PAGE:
Anyway, I was actually really impressed with how well Mythica came together-- it was basically like someone decided to make a movie about their dungeons and dragons adventure-- who wouldn't want to do that????  So I investigated it a little and they put it together with a Kickstarter-- I think that's how they financed the first 3 movies with like 90k they raised on kickstarter!  How cool is that??  The costumes were all really decent, the special effects were clearly low budget but I thought they did a surprisingly good job with the 10 cents they had to work with, and the indy original guitar music actually fit really nice.

Now, if only someone would fund season 3 of JourneyQuest, I'll be super happy!

13
Read Alongs / Re: The Traitor God, part 3 - chapters 15 to 21
« on: July 14, 2018, 01:47:18 PM »
@ScarletBea I'm pretty terrible at read alongs, or doing anything on schedule for that matter!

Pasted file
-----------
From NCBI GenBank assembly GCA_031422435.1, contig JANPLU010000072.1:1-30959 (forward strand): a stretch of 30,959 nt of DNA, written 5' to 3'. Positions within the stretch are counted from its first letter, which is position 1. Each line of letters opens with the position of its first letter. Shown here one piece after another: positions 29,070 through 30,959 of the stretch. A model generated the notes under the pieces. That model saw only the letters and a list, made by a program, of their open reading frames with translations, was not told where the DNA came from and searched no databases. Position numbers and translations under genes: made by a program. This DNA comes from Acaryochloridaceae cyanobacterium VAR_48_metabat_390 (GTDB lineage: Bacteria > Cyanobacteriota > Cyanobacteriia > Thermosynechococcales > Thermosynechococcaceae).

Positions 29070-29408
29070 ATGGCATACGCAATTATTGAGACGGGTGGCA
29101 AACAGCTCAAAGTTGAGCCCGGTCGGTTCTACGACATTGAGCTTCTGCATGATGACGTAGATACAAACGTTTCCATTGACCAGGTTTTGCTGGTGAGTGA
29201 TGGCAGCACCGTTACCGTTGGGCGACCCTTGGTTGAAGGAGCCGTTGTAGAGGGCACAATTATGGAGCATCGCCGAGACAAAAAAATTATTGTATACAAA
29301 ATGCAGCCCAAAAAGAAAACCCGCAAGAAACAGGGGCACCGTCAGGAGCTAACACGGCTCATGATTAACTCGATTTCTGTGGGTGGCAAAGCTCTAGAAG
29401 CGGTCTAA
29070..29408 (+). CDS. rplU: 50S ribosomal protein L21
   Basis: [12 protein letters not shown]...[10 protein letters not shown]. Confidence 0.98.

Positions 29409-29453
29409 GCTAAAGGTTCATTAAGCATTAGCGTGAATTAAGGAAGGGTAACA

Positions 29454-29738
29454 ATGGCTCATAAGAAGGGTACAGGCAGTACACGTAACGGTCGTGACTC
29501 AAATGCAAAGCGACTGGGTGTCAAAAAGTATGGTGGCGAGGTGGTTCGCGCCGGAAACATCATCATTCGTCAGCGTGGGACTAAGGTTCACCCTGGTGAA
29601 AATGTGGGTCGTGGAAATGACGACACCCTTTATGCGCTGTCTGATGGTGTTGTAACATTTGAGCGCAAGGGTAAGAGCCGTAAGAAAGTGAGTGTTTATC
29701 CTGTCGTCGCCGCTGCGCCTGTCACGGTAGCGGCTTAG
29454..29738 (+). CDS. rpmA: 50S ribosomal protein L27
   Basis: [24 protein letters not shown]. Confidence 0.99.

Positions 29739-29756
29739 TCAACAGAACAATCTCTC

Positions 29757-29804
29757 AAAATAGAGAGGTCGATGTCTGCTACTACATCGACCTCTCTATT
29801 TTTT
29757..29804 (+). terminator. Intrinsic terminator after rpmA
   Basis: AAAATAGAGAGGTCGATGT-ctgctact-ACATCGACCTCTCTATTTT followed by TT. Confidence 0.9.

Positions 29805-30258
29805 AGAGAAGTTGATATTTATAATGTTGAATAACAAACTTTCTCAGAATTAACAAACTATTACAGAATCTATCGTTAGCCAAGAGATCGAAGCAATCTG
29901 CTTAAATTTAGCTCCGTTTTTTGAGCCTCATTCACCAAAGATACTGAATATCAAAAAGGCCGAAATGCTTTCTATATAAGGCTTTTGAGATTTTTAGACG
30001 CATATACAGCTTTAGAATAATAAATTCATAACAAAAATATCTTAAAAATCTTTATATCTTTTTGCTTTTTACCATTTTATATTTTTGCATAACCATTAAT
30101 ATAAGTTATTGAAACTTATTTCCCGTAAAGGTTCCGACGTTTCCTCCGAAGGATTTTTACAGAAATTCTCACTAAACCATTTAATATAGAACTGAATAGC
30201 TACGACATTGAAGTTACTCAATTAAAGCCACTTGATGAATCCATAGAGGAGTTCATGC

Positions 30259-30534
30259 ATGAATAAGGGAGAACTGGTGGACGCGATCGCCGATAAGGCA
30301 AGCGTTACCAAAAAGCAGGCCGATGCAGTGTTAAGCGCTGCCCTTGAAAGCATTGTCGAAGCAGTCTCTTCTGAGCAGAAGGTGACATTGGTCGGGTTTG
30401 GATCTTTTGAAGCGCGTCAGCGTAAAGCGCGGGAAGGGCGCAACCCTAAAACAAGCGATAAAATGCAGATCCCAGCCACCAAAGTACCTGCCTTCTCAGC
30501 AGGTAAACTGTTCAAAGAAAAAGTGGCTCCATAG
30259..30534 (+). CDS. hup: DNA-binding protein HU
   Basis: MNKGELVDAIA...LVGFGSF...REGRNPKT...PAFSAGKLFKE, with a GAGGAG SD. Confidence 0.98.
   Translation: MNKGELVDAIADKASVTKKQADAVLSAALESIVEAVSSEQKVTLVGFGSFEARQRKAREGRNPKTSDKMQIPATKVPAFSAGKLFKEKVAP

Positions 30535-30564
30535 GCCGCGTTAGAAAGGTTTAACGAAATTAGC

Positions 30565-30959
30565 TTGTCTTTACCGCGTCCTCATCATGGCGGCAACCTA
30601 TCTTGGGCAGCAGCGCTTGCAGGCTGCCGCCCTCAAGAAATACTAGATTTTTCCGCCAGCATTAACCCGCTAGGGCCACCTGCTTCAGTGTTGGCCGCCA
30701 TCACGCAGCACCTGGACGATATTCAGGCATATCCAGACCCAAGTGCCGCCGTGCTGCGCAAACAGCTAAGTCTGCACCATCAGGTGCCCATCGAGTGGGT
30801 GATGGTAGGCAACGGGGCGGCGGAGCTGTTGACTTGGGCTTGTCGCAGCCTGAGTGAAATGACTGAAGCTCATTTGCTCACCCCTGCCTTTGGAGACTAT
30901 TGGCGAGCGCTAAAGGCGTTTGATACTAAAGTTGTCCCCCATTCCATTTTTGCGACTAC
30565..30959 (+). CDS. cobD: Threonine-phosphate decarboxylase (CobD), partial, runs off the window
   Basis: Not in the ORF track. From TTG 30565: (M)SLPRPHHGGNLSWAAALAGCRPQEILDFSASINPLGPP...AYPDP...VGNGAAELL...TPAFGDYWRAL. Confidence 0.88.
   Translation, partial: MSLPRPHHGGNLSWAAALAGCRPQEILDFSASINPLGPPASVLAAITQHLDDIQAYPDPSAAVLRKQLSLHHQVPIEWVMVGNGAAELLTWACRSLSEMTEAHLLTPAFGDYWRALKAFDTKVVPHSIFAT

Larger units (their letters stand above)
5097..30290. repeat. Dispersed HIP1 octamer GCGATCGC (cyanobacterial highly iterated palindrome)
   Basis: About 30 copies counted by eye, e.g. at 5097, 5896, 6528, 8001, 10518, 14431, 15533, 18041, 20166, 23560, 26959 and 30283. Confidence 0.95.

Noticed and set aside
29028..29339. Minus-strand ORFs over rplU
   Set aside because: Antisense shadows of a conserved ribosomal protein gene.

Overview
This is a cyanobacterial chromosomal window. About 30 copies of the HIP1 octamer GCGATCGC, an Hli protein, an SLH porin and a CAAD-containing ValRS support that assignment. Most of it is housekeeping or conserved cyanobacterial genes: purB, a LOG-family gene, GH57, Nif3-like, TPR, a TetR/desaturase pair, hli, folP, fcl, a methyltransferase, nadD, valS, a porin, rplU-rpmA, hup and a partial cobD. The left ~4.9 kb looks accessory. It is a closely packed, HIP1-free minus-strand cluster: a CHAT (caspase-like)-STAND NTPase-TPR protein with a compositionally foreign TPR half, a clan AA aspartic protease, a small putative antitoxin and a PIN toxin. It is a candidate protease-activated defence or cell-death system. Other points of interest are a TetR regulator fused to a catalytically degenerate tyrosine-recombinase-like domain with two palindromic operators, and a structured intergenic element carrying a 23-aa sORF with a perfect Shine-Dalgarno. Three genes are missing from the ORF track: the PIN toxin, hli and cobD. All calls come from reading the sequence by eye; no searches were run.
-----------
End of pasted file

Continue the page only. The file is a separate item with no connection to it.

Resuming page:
Got sucked away for a bit but Wow!!!! These were some exciting chapters.

Spoiler for Hiden:
@JMack I figured the daughter killed that one dude, but I had no idea she was going to be the assassin they turned up.  Complete surprise!  Actually everything was a complete surprise. I ruled out Haralit b/c he was too obvious and I fell for the "he's changed misdirection" and figured it was going to be either Byzant or one of the gods themselves.

I enjoyed the contrast btwn the relationship with Charra and with Cillian

That blood monster thing was fittingly horrific, sort of made me think of Envy from FMA a little :)

14
General Discussion / Re: Got a blog? Share it!
« on: July 08, 2018, 09:36:10 AM »
My blog is ostensibly about sci-fi/fantasy themes but runs the gamut from book reviews to very short stories to promos for writer/musician friends as they release books/albums.

Oh, I also get exclusive sneak peeks at some really weird and wacky research projects from friends at the County Durham College of Agriculture, Animal Husbandry and Fine Arts. Don't let the name fool you. They have a crack team of quantum theorists, economists and akolouthologists.

https://ctrandall.com

The quantimoji bit was really cute

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CONGRATS ALEX!!